World Library  
Flag as Inappropriate
Email this Article

Ben Franklin (PX-15)

Article Id: WHEBN0014471641
Reproduction Date:

Title: Ben Franklin (PX-15)  
Author: World Heritage Encyclopedia
Language: English
Subject: Robert Ballard, List of museum ships, Grumman, Jacques Piccard, Vancouver Maritime Museum, Ocean exploration, Frontiers of Science, Benjamin Franklin (disambiguation), James P. Delgado
Collection:
Publisher: World Heritage Encyclopedia
Publication
Date:
 

Ben Franklin (PX-15)

Career
Name: Ben Franklin
Namesake: Benjamin Franklin
Builder: Grumman
Laid down: 1966
Launched: 1968
In service: 1969
Out of service: 1971
Status: Museum ship
General characteristics
Type: Submersible
Displacement: 130 long tons (132 t)
Length: 48 ft 9 in (14.86 m)
Beam: 21 ft 6 in (6.55 m)
Height: 20 ft (6.1 m)
Propulsion: 4 × electric motors, lead batteries
Test depth: Crush depth: 4,000 ft (1,200 m)
Crew: 6
Armament: None

The Ben Franklin mesoscaphe,[1] also known as the Grumman/Piccard PX-15, was a manned underwater submersible built in 1968. It was the brainchild of explorer and inventor Jacques Piccard. The research vessel was designed to house a six-man crew for up to 30 days of oceanographic study in the depths of the Gulf Stream. NASA became involved, seeing this as an opportunity to study the effects of long-term, continuous close confinement, a useful simulation of long space flights.

Design and operation

The Ben Franklin was built between 1966 and 1968 at the Giovanola fabrication plant in Monthey, Switzerland by Piccard and the Grumman Aircraft Engineering Corporation, then disassembled and shipped to Florida. The vessel is the first submarine to be built to American Bureau of Shipping (ABS) standards. With a design crush depth of 4000 feet (1220 m), it was designed to drift along at neutral buoyancy at depths between 600 and 2000 feet (180–610 m). The 130-ton ship has four external electric propulsion pods, primarily used for altitude trimming. It is powered by tons of lead batteries stored outside the hull. Its length is 48 feet 9 inches (14.9 m), with a beam of 21 feet 6 inches (6.6 m) and a height of 20 feet (6.1 m). Piccard insisted on 29 observation portholes, despite the objections of engineers over the inclusion of potentially fatal weak points.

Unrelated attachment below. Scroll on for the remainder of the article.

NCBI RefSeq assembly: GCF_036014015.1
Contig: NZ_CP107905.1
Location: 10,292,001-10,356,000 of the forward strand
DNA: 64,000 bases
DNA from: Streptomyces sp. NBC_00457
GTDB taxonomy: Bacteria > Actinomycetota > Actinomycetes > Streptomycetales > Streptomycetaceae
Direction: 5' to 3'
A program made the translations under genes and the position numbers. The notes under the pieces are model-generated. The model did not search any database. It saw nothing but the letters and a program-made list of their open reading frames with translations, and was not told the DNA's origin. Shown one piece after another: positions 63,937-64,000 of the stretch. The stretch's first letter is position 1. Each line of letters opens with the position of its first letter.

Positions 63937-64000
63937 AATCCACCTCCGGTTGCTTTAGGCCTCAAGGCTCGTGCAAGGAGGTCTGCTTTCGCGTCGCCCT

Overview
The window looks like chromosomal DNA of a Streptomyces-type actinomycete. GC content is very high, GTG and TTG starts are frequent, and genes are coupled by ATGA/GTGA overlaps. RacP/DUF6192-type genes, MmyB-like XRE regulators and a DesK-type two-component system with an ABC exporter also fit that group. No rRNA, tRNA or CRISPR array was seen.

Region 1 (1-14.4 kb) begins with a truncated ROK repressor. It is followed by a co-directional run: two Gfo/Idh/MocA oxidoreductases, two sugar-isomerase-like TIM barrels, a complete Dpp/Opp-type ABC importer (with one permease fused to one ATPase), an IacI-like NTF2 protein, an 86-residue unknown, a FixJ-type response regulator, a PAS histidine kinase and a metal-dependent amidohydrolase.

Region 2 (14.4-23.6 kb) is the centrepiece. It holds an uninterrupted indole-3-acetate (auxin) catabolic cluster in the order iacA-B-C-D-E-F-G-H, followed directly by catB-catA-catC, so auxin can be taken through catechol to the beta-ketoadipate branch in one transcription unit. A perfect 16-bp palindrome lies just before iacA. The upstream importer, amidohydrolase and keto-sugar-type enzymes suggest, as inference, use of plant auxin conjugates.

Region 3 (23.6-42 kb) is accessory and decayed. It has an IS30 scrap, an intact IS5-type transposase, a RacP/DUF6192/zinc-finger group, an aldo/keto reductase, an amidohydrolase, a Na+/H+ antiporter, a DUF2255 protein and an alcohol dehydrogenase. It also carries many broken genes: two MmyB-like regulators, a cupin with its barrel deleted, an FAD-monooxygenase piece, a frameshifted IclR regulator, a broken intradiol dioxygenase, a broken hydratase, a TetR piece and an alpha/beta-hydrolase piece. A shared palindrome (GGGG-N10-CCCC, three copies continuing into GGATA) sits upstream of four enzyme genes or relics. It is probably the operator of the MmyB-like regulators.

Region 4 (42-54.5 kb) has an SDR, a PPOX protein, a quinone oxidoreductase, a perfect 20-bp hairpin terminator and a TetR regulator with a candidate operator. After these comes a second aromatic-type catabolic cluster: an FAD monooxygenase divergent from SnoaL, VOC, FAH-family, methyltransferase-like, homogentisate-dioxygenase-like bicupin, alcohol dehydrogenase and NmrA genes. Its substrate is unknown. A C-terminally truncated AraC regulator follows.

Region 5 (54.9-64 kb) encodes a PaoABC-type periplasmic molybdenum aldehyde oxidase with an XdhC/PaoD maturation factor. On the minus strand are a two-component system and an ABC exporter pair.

It began its voyage on July 14, 1969, off Palm Beach, Florida, with Piccard as the mission leader. Accompanied by surface support vessels, it resurfaced on August 14, 1,444 miles (2,324 km) away, 300 miles (480 km) south of Halifax, Nova Scotia, Canada. The Ben Franklin made a few more dives after 1969, including the first deep-sea dive for Dr. Robert Ballard, the discoverer of the wreck of the Titanic.

After running aground on a reef in 1971, the Ben Franklin was sold to Vancouver businessman John Horton, only to languish for nearly three decades on the North Shore. In December 1999, with a sudden decision to either move or scrap the submersible, it was offered to the Vancouver Maritime Museum. After refurbishment the submersible was placed in front of the Museum.

Influence

Ambient artists Mathieu Ruhlmann and Celer collaboratively released an album called Mesoscaphe in 2008 dedicated to the voyage of the Ben Franklin.[2]

See also

  • SeaOrbiter A drifting oceanographic research laboratory also the brainchild of Jacques Piccard and due to be launched in 2013.

References

External links

  • The Ben Franklin - Grumman/Piccard PX-15 Website
  • From Sea to Shining Sea: A film treatment documenting the story of the Ben Franklin that was produced as a Discovery Channel Special
  • Ben Franklin: Captain's Log

Coordinates: 49°16′39.9″N 123°8′51.8″W / 49.277750°N 123.147722°W / 49.277750; -123.147722


This article was sourced from Creative Commons Attribution-ShareAlike License; additional terms may apply. World Heritage Encyclopedia content is assembled from numerous content providers, Open Access Publishing, and in compliance with The Fair Access to Science and Technology Research Act (FASTR), Wikimedia Foundation, Inc., Public Library of Science, The Encyclopedia of Life, Open Book Publishers (OBP), PubMed, U.S. National Library of Medicine, National Center for Biotechnology Information, U.S. National Library of Medicine, National Institutes of Health (NIH), U.S. Department of Health & Human Services, and USA.gov, which sources content from all federal, state, local, tribal, and territorial government publication portals (.gov, .mil, .edu). Funding for USA.gov and content contributors is made possible from the U.S. Congress, E-Government Act of 2002.
 
Crowd sourced content that is contributed to World Heritage Encyclopedia is peer reviewed and edited by our editorial staff to ensure quality scholarly research articles.
 
By using this site, you agree to the Terms of Use and Privacy Policy. World Heritage Encyclopedia™ is a registered trademark of the World Public Library Association, a non-profit organization.
 


Copyright © World Library Foundation. All rights reserved. eBooks from Project Gutenberg are sponsored by the World Library Foundation,
a 501c(4) Member's Support Non-Profit Organization, and is NOT affiliated with any governmental agency or department.